Probe initiated after Southwest Airlines’ Boeing 737 MAX 8 descends ‘within 400ft’ near Pacific Ocean

The Federal Aviation Administration has launched an investigation into a recent incident involving a Southwest Airlines flight. On April 11, a Boeing 737 MAX 8 aircraft was flying from Honolulu to Lihue airport in Kauai when it came within 400 feet of the ocean after an aborted landing attempt. The plane experienced a maximum descent rate of 4,400 feet per minute before the pilots were able to regain control and climb back to a safe altitude.

According to a memo sent to pilots and obtained by Reuters, the decision to bypass the landing attempt was due to bad weather conditions. During the go-around, the first officer unintentionally pushed forward on the control column while following thrust lever movement commanded by the autothrottle. This action caused the aircraft to dangerously approach the Pacific Ocean. The memo also stated that the crew received oral warnings to “DON’T SINK” and “PULL UP”, but the first officer claimed they did not hear them. Fortunately, there were no injuries reported.

This incident comes on the heels of another Southwest Airlines Boeing 737 MAX 8 experiencing a “Dutch roll” during a flight from Phoenix to Oakland on May 25. A “Dutch roll” is a combination of the aircraft’s tail swaying from side to side and the plane rocking, causing the wings to go up and down. The pilots were able to regain control and land safely, but the incident resulted in substantial damage to the unit controlling backup power to the rudder. The National Transportation Safety Board is currently investigating this incident.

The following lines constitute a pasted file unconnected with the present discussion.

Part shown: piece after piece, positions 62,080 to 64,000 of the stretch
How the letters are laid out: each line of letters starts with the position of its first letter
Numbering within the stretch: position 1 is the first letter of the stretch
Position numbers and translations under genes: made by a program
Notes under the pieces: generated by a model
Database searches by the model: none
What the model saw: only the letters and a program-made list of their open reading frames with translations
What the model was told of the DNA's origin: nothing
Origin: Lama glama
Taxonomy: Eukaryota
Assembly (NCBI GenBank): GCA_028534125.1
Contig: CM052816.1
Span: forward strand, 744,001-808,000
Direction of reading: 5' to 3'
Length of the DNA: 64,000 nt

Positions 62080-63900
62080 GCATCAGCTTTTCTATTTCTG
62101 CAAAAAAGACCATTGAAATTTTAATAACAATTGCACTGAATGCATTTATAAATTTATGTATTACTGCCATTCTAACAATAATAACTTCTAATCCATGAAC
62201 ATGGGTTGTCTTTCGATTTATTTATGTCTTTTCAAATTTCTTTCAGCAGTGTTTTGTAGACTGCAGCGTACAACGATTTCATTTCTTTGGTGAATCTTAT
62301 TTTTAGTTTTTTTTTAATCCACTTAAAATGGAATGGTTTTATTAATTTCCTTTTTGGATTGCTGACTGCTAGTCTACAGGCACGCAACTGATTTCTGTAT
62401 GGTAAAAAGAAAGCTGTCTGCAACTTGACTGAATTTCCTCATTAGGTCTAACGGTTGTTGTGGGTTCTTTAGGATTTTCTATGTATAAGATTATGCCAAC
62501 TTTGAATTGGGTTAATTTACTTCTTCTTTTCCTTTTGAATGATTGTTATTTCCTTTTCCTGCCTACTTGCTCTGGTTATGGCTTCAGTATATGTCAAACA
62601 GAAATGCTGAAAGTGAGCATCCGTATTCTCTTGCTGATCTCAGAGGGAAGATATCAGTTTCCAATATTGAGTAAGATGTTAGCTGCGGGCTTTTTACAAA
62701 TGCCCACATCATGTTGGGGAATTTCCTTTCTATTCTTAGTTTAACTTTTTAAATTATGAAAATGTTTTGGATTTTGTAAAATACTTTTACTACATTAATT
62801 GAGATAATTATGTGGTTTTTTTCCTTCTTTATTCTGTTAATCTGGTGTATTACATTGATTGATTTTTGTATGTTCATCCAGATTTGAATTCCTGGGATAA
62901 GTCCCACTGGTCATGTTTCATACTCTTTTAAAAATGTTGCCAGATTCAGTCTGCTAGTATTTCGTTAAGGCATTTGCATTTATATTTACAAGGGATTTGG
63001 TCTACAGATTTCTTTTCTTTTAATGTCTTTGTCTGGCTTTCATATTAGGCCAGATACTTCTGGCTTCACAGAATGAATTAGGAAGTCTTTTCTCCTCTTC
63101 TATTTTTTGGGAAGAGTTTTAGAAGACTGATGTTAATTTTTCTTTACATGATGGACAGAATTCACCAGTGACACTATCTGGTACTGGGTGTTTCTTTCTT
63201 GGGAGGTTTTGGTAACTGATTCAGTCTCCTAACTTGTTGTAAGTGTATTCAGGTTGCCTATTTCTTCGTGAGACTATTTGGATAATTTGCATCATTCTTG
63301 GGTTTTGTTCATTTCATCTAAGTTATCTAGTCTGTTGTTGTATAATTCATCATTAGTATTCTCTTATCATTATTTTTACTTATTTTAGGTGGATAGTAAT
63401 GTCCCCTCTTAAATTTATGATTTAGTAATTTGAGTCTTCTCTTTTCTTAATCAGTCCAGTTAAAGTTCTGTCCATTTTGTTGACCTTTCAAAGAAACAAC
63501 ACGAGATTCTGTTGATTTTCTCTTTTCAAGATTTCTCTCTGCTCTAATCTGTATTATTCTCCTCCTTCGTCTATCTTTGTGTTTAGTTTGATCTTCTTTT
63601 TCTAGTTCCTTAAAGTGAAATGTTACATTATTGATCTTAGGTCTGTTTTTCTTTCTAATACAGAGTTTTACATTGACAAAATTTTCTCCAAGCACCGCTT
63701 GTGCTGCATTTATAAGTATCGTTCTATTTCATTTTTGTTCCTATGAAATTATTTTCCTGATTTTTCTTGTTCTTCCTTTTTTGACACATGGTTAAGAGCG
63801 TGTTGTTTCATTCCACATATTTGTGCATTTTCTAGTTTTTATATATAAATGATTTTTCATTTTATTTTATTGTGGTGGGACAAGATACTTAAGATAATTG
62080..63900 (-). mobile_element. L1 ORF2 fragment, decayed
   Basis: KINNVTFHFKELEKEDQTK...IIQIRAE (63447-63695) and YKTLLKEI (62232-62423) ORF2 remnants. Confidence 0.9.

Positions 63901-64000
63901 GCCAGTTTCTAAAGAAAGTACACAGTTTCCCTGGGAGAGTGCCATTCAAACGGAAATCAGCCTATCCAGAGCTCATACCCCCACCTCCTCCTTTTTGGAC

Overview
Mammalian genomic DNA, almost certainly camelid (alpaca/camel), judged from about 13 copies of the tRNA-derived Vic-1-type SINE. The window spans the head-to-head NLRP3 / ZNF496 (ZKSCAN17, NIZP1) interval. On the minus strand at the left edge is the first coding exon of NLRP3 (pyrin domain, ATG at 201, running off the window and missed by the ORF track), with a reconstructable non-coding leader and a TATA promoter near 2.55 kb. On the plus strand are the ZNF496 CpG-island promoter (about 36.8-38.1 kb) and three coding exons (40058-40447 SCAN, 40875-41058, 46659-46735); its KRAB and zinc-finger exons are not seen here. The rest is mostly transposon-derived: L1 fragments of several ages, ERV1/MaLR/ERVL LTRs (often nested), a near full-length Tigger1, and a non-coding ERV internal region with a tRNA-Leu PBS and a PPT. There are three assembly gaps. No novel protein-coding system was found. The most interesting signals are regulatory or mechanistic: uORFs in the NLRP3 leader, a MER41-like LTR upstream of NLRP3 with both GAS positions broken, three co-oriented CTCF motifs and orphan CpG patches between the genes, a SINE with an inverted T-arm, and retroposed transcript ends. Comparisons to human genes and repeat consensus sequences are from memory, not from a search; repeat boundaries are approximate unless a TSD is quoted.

In the aftermath of the Hawaii flight incident, pilots participating in a post-incident debrief stated that seeing the severity of the flight’s movements through an animated recreation was a “significant, emotional event”, according to a memo from Southwest. The memo also mentioned that the crew has taken comprehensive corrective actions and the airline is reviewing data and trends related to its procedures, training, standards, and performance. In a statement released on June 14, Southwest Airlines stated that the incident was addressed appropriately and they are constantly striving for continuous improvement.

In a separate incident, a Virgin Australia Boeing 737-800 jet bound for Melbourne, Australia, was forced to make an emergency landing in the New Zealand city of Invercargill after one of its engines caught fire. The airline suspects the incident may have been caused by a bird strike. The Boeing 737-800s are the previous generation of 737s before the newer MAXs, which have been plagued with safety concerns. These concerns include a incident in which a chunk of the aircraft’s fuselage fell out and two crashes that resulted in the grounding of the entire MAX fleet.

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